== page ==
Qatar Environment & Energy Research Institute QEERI Partnered With A Farm In Doha To Build An Integrated Solar Photovoltaic System…
to supply the farm with the required electrical energy.
With the farm’s switch to PV complete, the next stage is to optimise water usage on the farm.
Led by Dr Jenny Lawler, Qeeri’s senior research director for the Water Centre, the team is now exploring where and how water can be recycled and reused, thus allowing agricultural yield to remain the same while using less water.
‘While Qatar’s drive to increase its agricultural output to meet local needs is commendable, what is equally important, if not more, is that sustainable farming practices are adopted to ensure we use the country’s severely limited water resources in a responsible manner, Lawler said.
Just about a decade ago, the only agricultural crop that Qatar grew on a large-scale was the date palm. Today, the country is home to approximately 1,000 agricultural farms, private and commercial, that grow a range of vegetables.
‘Farms in Qatar currently rely heavily on groundwater for their irrigation needs. It is common practice for wells to be dug on farms for direct access to ground water. Groundwater is currently being extracted at a much higher rate than it is replenished, with the annual rate of extraction almost five times that of recharge, Lawler said.
The groundwater in Qatar has a high salt content, compelling farmers to first desalinate the water to make it suitable for irrigation. Unfortunately, the salty wastewater produced during desalination is too often dumped on the ground without treatment. It can contain corrosion products, scale inhibitors, pesticides and other inorganic compounds, which can eventually make their way back to the groundwater, contaminating and and increasing the salinity even further.
- ‘We are looking at a number of potential ways to convert this waste salt into something of value, such as recovery of useful chemicals or novel energy recovery technologies, she said.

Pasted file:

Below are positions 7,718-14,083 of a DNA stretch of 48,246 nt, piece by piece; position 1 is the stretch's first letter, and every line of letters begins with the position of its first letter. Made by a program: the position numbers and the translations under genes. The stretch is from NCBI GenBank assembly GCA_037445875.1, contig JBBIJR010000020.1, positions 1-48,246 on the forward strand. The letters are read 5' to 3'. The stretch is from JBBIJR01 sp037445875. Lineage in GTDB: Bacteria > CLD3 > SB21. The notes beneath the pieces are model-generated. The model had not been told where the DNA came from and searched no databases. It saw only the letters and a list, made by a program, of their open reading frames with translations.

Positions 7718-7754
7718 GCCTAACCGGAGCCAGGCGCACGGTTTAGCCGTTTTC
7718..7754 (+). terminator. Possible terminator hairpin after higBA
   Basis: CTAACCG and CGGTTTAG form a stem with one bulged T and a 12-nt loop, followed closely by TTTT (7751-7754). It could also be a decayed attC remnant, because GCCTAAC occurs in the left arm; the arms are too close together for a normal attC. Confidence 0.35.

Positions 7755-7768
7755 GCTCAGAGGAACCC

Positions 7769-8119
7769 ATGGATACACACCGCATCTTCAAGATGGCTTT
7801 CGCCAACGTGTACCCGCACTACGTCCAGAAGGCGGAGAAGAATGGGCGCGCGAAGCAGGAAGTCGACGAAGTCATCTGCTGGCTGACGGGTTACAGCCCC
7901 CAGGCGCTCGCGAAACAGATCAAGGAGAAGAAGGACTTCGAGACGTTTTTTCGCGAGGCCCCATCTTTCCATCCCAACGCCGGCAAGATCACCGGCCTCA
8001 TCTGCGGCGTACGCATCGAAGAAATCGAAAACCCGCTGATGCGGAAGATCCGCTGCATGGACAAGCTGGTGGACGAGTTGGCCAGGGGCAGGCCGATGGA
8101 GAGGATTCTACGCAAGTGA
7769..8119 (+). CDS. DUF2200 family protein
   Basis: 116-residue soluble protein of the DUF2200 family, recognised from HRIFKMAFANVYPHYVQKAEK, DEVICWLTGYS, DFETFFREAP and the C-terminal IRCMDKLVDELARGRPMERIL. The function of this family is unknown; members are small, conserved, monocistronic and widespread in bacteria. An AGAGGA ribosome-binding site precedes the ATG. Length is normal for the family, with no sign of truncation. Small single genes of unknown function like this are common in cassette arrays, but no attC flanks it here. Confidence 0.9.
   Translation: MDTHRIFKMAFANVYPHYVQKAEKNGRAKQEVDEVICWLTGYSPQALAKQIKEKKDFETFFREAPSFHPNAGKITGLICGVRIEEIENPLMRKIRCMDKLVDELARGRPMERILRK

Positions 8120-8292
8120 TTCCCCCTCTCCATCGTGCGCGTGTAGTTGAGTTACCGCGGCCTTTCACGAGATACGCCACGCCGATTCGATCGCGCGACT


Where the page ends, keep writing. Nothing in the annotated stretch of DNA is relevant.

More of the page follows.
In traditional agriculture, there is a huge amount of water loss due to evaporation caused by hot weather. As an alternative, greenhouses are widely used in Qatar to protect plants from extreme heat and reduce excessive energy and water requirements.
‘These greenhouses use what is called an evaporative cooling system. It consists of cardboard pads on one end of the greenhouse and fans on the other. Water is poured down on the pads. The problem is, the amount of water used in this process is about four times the amount used to irrigate the crops, Lawler explained.
Her team is looking at ways to recover and capture this cooling water, for example, by strategically locating condensing units that can capture it after it has done its cooling job and then reusing it either for irrigation or cooling.
‘Qatar’s water table is dropping every year, along with deterioration in water quality: this is a huge concern for a country that has no other natural water source, said Dr Marc Vermeersch, executive director at Qeeri. ‘It is imperative that the farming sector adopts sustainable practices as soon as possible to avoid prolonged depletion of groundwater, which can lead to serious issues like land subsidence and coastal changes.
‘We hope that this pilot project can pave the path for farms in Qatar to operate more sustainably. Qeeri is committed to addressing Qatar’s energy, water and environmental grand challenges, and our scientists aim to build on this project to test the technologies for wider use on desert farms, which will in turn advance Qatar’s food security goals.
This news was originally published at menafn.com